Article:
The initial response of many business leaders to COVID19 was to ensure survival. Most succeeded and, in the process, reinvented their business to suit the ‘new order’. Some reduced the range of activities or down-sized in anticipation of better days. Others preserved cash by reducing external spending, cutting dividends, closing temporarily and limiting capital expenditure.
Governments softened the blow by postponing collection of their fees or making cash available through stimulus programs.
The good news is that many businesses started embracing BEST PRACTICES in cash management and this will serve them well in years to come. Let’s look at some examples.
A Cash Culture (from the top down)
Leaders are more focused on cash than earnings. Some have taken practical steps to evidence this such as cutting their salaries, changing job descriptions, reducing reliance on contractors, and so on. They have also consistently communicated the importance of capital efficiency metrics (for example, the cash conversion cycle) rather than focus on profit and loss.
Example: A provider of marketing services departed from traditional practices and only entered contracts where at least 50% of fees were paid upfront. They got more serious about collections and required the sales team to chase accounts receivable, which had previously been the responsibility of finance.
Put Cash on the Agenda
Cash has often been thought of as a consequence of other business decisions, rather than an agenda item itself. But it should be discussed in all forums to avoid waste and a preoccupation with profit.
Example: A mid-size construction company set up a ‘cash war room’ to ensure constant discussion on cash management across all of their projects and bids. The CEO chaired these daily 30-minute discussions to increase the gravitas of the proceedings. The result was significant savings and overdue accounts payable reduced by 30% leading to better supplier relationships.
Any initiative takes on a new meaning when there are specific targets. Some metrics which relate directly to cash preservations include:
- return on invested capital (ROIC),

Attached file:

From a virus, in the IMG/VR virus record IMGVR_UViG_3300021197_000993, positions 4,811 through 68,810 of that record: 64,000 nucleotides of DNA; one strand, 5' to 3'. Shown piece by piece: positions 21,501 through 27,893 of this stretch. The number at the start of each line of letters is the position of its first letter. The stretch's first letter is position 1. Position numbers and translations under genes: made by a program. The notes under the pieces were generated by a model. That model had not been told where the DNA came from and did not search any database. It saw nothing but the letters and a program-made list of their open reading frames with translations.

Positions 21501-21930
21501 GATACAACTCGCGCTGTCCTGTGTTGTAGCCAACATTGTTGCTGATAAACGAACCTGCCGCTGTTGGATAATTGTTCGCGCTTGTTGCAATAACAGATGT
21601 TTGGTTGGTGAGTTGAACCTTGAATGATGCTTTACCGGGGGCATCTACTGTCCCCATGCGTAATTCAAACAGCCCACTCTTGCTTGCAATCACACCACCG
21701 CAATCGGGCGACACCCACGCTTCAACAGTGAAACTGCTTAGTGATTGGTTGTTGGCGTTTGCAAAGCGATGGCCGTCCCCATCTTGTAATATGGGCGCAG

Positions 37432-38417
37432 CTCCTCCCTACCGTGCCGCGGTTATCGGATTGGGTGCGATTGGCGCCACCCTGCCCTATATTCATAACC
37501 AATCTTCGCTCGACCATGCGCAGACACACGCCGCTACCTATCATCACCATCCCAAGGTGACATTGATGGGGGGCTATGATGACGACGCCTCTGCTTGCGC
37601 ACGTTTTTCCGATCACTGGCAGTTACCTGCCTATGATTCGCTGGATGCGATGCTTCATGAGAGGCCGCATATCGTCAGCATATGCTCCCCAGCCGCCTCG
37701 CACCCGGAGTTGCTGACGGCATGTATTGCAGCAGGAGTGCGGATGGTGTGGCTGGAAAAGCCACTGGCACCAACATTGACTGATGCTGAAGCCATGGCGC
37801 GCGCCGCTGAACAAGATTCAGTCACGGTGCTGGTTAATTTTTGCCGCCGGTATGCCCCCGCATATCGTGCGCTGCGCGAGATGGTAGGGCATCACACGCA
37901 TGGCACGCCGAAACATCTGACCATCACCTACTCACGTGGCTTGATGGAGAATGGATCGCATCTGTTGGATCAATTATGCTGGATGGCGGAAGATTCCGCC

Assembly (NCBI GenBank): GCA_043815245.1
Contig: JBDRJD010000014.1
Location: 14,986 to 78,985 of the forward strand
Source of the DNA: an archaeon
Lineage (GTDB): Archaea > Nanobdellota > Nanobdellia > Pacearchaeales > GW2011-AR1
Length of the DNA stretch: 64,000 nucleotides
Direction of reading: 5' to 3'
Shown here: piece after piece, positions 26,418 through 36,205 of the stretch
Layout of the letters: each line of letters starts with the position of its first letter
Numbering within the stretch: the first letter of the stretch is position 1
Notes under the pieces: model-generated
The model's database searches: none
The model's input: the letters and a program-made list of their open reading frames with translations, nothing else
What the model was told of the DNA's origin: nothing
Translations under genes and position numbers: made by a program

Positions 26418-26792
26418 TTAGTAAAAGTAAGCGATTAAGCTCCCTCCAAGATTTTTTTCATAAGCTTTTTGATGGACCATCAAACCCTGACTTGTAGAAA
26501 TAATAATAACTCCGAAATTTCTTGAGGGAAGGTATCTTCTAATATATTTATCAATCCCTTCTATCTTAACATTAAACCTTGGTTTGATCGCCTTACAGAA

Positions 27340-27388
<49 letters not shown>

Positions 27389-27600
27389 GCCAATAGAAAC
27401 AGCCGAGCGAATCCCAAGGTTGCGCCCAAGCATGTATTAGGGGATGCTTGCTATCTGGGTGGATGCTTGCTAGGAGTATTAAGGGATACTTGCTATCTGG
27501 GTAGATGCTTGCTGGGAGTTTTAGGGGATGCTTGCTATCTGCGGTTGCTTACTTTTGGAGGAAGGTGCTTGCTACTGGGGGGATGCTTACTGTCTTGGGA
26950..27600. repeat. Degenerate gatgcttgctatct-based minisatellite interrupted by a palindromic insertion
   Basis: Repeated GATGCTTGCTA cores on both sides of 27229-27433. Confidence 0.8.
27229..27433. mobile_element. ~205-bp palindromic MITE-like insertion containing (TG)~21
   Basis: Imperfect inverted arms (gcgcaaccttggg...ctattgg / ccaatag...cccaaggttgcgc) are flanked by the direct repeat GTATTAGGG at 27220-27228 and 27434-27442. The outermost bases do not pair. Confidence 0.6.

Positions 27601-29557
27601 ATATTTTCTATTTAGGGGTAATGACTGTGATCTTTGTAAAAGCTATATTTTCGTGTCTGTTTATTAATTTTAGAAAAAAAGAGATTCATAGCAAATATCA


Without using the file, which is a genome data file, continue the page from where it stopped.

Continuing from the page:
- working capital as a percentage of sales,
- the cash conversion cycle.
Policies are also helpful. For example, you may encourage sales people to offer discounts or advantageous payment terms in order to increase sales PROVIDED THAT there is guidance on the permissible limits.
A readily accessible cash-reporting system means people are not guessing the current status and can celebrate any wins. This also lends legitimacy to any incentive plans.
Example: An events company incentivizes the sales team to attract more corporate customers. Noting their customers are slow payers, the company added an incentive designed to speed up collections. The Accounts Receivable numbers are posted on the intranet so the sales team can track progress.
Not surprisingly, employees and suppliers wonder about the state of the business. Frequent updates on business status (whether good or bad news) will improve the mood in the business and increase retention.
Example: An owner of breakfast restaurant chain started a weekly newsletter for their numerous part-time employees to show them the progress being made in the stabilization of the business. This has enabled them to retain key employees and attract new employees from competitor businesses.
Many of these changes should not be seen as some kind of emergency measure. It’s simply good business to bring cash to the center of the business and those that do, are well-positioned to thrive in the coming months / years.
Get in touch to ensure you have clarity, reports, policies and processes on cash management in your business.